An 8 core 2nd generation Zen chip appears to retail for $290. The PS5 reportedly has a custom GPU design, but for comparison a Radeon 5000 series card with equivalent CU count (36) currently retails for $270 minimum. Also, that GPU only has 6GB GDDR6 (other variants have 8GB) but the PS5 is supposed to have 16GB. And we still haven't gotten to the SSD, PSU, or enclosure.

Of course it's not supposed to hit the market until the end of the year - perhaps prices will have fallen somewhat by then? (Also I don't expect Sony to be making any money off the hardware at those prices, so I agree that they're unlikely to sell them to anyone who won't buy games for them.)

Ryzen 2nd-gen 2700 is out of stock currently, but it used to go for as low as $135-150, it's absolutely not a $290 CPU (perhaps you're looking at 3rd gen ryzen? 3700x?).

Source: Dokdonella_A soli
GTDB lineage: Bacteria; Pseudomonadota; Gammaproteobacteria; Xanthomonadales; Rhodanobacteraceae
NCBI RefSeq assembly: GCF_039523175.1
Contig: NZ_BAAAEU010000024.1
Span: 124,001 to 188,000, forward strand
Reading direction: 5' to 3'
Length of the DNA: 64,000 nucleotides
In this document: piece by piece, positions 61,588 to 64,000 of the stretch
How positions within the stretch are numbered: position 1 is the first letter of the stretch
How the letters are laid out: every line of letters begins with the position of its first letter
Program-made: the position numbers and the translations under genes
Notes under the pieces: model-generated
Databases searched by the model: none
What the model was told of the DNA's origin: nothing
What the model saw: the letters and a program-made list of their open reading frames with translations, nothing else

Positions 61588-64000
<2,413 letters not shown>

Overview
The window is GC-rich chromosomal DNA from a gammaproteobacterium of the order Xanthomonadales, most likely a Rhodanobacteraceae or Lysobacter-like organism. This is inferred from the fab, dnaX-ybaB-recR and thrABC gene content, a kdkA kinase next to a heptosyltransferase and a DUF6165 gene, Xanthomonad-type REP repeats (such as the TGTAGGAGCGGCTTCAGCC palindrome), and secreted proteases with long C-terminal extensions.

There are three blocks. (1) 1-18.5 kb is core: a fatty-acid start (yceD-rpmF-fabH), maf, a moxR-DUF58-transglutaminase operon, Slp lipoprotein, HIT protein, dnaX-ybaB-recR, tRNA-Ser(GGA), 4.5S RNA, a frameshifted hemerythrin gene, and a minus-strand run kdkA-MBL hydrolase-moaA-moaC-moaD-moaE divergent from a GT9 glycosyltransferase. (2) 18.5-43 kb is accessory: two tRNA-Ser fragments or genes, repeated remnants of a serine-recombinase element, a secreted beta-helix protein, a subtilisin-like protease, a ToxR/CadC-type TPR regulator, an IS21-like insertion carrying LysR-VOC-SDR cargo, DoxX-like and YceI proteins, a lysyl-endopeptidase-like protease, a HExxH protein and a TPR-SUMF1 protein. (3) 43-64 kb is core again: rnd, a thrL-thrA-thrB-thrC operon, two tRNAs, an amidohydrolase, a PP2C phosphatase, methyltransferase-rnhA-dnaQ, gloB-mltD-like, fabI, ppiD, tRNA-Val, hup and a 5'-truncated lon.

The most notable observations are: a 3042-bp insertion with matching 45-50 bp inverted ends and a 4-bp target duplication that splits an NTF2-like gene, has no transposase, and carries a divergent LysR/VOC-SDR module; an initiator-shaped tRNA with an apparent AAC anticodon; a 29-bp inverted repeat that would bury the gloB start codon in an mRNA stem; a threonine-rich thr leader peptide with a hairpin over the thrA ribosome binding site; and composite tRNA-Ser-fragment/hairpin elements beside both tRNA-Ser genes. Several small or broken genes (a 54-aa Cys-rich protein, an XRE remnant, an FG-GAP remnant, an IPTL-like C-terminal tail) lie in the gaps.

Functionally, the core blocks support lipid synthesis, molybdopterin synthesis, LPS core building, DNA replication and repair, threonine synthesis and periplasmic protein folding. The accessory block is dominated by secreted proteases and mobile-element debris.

I haven't looked at what a GPU equivalent would be, but by the time PS5 hits the market, I doubt going to be anywhere near 270$.

As long as there aren't any supply chain disruptions (as there are now).

It appears that the real killer is the hardware-accelerated decompression block pulling the data straight from SSD into CPU/GPU memory in the exact right location/format without any overhead, which isn't available on commodity PC hardware at the moment.

Ack my bad! I wrote "2nd generation Zen" but I meant to write "Zen 2" which is (confusingly) the 3rd generation.

I found some historical price data and I'm surprised - the 2700 really was $150 back in January! Vendors are price gouging the old ones now, and the 3700X is currently $295 on Newegg.